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Fear of Anti-Immigration Law Leaves Empty Classrooms, Idle Farms

November 17th, 2011 | Robert Struckman

More from Alabama, where a delegation of African American labor and civil rights leaders is  investigating the state’s recently passed anti-immigrant law. Follow the delegation here.

A grade school child is there one day and gone the next. Dependable laborers don’t show up to pick crops on a farm.

“It’s incredible,” said local AFT president Vi Parramore.

I have teachers tell me that kids are disappearing overnight. Not unenrolling and leaving. Just all of a sudden gone, just gone! Crops are rotting in the fields!

Parramore shared what she knew at a roundtable at the Beloved Community United Church of Christ in Birmingham, Ala. The roundtable was part of a tour by national African American labor and civil rights leaders to help shed a light on one of the harshest immigration laws in the country and how it invokes inhumanity reminiscent of the Jim Crow South. The delegation has investigated first hand the impact of Alabama’s H.B. 56 on the lives of Latino working families.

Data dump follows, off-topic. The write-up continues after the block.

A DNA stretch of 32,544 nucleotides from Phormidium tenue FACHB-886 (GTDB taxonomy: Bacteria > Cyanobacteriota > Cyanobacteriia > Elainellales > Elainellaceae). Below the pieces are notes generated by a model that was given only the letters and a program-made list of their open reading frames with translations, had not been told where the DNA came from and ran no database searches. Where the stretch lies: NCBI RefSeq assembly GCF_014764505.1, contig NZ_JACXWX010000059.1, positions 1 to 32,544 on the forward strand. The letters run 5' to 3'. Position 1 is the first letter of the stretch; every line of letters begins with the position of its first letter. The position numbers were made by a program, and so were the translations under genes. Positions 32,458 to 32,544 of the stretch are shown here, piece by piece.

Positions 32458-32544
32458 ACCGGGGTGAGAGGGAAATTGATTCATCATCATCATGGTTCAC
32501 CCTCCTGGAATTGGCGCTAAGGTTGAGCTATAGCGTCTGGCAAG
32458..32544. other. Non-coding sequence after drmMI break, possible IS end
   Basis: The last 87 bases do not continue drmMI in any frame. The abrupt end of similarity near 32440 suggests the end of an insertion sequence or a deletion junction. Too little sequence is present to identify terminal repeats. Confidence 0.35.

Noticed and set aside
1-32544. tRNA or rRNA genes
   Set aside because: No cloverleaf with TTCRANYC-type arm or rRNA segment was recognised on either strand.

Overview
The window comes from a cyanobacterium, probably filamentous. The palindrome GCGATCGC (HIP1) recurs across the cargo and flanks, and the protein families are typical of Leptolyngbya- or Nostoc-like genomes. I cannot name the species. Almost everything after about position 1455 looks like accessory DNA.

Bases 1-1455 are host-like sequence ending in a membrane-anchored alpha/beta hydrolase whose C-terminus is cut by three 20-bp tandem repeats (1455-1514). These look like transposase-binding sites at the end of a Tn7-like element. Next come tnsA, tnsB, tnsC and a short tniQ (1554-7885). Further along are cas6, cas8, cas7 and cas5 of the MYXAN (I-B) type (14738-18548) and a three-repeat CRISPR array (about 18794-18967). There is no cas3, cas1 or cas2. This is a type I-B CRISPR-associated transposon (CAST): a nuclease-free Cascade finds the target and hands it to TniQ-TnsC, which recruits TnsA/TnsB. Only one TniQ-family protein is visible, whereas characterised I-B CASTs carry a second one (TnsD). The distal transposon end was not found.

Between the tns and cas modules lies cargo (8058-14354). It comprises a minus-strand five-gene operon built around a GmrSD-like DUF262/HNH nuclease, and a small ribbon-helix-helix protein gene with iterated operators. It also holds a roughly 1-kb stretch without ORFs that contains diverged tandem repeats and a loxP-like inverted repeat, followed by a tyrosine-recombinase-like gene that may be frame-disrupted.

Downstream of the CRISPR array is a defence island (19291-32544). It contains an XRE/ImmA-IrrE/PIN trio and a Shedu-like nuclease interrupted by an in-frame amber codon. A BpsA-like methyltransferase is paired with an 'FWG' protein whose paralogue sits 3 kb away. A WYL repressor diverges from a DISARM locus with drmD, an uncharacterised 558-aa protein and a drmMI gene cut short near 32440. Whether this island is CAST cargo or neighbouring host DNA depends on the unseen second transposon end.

Early in the day, the group toured a trailer park. Later, they met with small business owners. Alabama’s punitive anti-immigration law has cast a chill over the state’s Latino population. According to news reports, the new law says that police must report to federal authorities anyone they detain if they have a “reasonable suspicion” the person may be in the country illegally.

The wording of the law has prompted some local governments to threaten to cut off water service to people who can’t prove legal residency and some school officials to scrutinize the legal status of children, news reports said.

At the roundtable, teachers and other spoke about how the law impacted their lives and places of work. The point was to allow national leaders to gain a better understanding of the civil rights implications of the legislation and assess the law’s impact.

Said Parramore of Jefferson County AFT:

It’s a mess, I have to tell you. It really is a mess. It’s the civil rights issue of 2011. How can you treat people like this?

This blog originally appeared in AFL-CIO Now Blog on November 16, 2011. Reprinted with permission.

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